WCT: So you are totally in favor of marriage, not some parallel domestic partnership compromise?
CHICO: Yes. ... I oppose [the proposed] Constitutional Amendment [banning same-sex marriage].
WCT: How effective would you be in the Senate on these issues?
CHICO: Just as effective as I've been in turning around the third largest school system in the country. It was viewed as one of the worst in the nation. And, just as I've been called the most effective chief of staff that Mayor Daley ever had, that gives you a sense of the traction, and the aggressiveness, I approach anything with. So when you combine that background, that experience, with my positions on these issues, it's very powerful.
WCT: How much work have you done across party lines?
CHICO: Turning around the school system was a bipartisan effort. The genesis for Chicago school reform came about by a largely Republican effort. They said: 'Your labor pool is not very good.' They were the catalysts for the legislative reform down in Springfield. I inherited that legislation, and made it work. I worked with everybody. ... I've found that in order to achieve results, you have to be very deft at how you go about trying to achieve something.
... I did work with [Republican Gov.] Jim Edgar and his staff, and I continued to work with Jim Edgar after I became school board president, because if Jim Edgar can look back on anything as his crowning achievement, I think it's the Chicago School Reform legislation of 1995. I think it's really a matter of the experiences I've had, in law, in government, that have taught me how to work with people from all parts of the spectrum to get something done. I'm a pretty good consensus builder.
WCT: Let's talk about healthcare issues. What are your plans?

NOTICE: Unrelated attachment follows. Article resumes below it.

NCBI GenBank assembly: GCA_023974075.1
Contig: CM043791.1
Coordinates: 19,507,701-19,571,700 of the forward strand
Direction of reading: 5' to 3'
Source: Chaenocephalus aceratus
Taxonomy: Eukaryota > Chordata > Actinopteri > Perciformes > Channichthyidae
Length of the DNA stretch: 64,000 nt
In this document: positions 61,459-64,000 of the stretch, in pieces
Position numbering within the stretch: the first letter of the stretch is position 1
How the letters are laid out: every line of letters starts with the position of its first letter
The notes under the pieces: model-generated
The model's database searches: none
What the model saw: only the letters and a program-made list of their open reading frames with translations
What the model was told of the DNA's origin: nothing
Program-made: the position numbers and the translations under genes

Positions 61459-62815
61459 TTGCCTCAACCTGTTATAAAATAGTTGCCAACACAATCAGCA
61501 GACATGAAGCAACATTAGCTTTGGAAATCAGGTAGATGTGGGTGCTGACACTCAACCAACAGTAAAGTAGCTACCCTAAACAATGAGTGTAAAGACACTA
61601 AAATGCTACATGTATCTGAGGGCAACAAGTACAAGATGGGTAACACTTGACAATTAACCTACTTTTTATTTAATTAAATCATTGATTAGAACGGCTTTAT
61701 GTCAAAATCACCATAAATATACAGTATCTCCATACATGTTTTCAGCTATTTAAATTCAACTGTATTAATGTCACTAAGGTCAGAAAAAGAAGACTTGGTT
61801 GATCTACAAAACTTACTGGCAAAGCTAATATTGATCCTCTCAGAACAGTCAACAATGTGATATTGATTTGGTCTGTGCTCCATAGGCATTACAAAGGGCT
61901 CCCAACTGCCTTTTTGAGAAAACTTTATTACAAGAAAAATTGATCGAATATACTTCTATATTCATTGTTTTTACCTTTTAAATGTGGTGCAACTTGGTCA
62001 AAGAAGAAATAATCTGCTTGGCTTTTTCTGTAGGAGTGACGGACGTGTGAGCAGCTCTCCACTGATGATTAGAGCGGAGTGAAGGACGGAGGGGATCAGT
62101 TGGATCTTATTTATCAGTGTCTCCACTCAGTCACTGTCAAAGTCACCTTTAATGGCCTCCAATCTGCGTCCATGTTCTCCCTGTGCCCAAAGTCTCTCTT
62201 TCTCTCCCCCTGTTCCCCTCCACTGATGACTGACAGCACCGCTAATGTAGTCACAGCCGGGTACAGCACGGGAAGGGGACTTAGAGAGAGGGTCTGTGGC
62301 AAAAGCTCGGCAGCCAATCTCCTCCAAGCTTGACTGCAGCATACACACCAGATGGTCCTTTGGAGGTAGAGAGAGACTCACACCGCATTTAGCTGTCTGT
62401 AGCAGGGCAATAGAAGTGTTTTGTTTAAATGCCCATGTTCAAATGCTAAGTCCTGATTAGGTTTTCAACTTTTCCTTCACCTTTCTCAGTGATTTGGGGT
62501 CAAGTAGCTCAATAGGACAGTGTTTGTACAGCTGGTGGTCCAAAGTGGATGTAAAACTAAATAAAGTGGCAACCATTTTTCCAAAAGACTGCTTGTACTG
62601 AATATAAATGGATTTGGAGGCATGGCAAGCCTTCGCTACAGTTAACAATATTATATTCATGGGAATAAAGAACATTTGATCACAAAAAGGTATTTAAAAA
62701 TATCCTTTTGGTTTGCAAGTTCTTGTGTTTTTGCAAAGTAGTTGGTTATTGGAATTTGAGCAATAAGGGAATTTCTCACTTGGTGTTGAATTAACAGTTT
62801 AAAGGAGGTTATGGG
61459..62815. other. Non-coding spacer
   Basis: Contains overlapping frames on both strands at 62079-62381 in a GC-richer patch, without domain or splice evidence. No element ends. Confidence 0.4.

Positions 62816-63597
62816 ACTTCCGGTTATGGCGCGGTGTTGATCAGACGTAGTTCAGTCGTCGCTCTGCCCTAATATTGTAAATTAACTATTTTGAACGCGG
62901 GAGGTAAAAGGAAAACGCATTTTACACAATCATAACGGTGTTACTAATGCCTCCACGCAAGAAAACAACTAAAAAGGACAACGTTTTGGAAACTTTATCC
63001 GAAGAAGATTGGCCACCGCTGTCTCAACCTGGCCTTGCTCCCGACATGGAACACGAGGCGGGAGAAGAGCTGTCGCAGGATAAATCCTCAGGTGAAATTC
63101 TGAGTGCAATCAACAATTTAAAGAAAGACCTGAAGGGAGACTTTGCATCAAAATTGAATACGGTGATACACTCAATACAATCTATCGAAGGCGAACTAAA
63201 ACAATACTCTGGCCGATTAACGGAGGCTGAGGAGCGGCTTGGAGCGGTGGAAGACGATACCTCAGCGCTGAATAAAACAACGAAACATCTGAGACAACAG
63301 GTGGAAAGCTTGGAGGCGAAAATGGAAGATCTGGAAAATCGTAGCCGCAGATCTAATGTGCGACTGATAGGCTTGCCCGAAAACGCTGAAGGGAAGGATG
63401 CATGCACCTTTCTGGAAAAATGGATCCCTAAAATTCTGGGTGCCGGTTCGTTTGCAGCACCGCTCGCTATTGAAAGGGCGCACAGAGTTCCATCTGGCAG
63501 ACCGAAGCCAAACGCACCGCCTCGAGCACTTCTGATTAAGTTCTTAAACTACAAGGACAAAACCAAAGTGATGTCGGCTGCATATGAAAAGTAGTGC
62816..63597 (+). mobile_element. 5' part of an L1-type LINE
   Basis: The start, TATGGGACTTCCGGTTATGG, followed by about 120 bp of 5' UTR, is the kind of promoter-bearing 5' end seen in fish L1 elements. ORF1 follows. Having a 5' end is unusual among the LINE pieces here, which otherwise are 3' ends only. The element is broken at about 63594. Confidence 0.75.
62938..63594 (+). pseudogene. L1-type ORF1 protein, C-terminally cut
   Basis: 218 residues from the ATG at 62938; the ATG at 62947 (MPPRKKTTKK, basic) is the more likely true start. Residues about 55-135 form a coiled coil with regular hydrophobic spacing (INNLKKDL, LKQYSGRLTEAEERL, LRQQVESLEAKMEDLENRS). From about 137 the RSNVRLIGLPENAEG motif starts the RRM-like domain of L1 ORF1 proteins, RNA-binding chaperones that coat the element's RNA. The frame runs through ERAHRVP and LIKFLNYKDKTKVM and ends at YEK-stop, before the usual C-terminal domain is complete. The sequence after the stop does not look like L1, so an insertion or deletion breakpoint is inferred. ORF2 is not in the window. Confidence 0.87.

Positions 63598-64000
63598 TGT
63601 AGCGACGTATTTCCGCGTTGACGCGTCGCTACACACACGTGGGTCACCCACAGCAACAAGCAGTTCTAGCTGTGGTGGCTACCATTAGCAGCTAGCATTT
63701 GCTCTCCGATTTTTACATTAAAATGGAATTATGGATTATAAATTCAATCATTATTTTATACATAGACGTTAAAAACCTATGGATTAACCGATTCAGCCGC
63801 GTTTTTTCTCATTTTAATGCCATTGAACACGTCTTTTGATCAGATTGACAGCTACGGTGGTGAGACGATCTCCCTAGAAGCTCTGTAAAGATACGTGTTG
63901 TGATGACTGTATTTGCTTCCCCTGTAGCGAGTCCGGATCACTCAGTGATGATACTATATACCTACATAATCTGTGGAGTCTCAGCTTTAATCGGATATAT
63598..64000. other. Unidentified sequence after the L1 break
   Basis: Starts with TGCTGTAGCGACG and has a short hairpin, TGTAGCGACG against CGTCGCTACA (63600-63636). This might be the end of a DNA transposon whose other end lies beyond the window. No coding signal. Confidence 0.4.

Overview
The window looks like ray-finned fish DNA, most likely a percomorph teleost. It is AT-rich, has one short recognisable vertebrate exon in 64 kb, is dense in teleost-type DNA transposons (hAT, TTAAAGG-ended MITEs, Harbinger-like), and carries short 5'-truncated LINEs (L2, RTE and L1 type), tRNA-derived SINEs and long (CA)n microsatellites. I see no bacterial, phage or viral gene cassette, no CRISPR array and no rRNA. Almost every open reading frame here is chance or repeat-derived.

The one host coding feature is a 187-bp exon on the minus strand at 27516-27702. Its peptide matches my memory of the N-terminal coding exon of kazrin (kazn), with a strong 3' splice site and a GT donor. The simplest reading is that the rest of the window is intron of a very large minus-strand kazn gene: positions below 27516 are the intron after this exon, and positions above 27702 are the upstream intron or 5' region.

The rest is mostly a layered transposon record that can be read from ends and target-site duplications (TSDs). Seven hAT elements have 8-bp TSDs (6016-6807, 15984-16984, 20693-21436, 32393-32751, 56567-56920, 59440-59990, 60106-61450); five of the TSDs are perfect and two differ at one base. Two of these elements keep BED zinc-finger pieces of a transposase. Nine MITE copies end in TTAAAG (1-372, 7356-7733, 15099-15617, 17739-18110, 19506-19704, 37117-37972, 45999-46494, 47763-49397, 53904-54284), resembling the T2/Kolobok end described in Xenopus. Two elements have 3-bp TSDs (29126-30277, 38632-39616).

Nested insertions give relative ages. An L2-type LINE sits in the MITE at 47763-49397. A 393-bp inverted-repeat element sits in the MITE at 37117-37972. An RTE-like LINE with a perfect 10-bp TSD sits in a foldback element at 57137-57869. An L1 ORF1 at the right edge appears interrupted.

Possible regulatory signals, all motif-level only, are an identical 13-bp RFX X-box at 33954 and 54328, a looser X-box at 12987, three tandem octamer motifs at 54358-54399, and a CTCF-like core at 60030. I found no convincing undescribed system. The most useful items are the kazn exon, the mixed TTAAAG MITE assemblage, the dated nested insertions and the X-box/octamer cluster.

CHICO: We'll deal first with the framework, then we can deal with the specifics. ... Stop looking for a solution in Canada that rightfully ought to be here. Rather, deal with the problem directly, in a more holistic way. Prescription drug medications are so expensive, why? We are not getting straight answers on the true costs of research and development. We are not getting any information, in some cases, on costs spent to promote and advertise drugs. We are not getting full information on the expenses made by the pharmaceutical companies to lobby all levels of government to preserve their market position. Witness the recent $8.5 million spent by the drug companies simply on the issue to preserve the ban on importation of cheaper drugs from Canada and Europe. As a temporary measure, would I be in favor of such things? Yes, of course. But the answer lies in a much broader, a much more comprehensive, approach to healthcare. I've called for in my plan a standing committee of the U.S. Senate or a special session of Congress to deal strictly and simply with the issues of healthcare and its costs in American society. I think it's every bit as important as the era of civil-rights legislation that this country went through. It could be the civil-rights issue of our generation. Because what could be more fundamental to our way of life than to be able to preserve our health? And if this is going to be priced beyond our reach shortly—I think the No. 1 threat to healthcare is the cost. The overall price of healthcare to the American public is not on the agenda of Congress today. The only thing on the agenda of Congress today—one, prescription drug coverage for seniors under Medicare. Two, malpractice judgment limitation. Are you kidding me? There are issues much larger than those two issues, and it is begging for a broader approach. My hope would be that through calling a special session, or convening this committee, we could use the power, including the subpoena power, of Congress to summons those parties that make up each and every facet of healthcare and get some true information, and really inform some legislative options.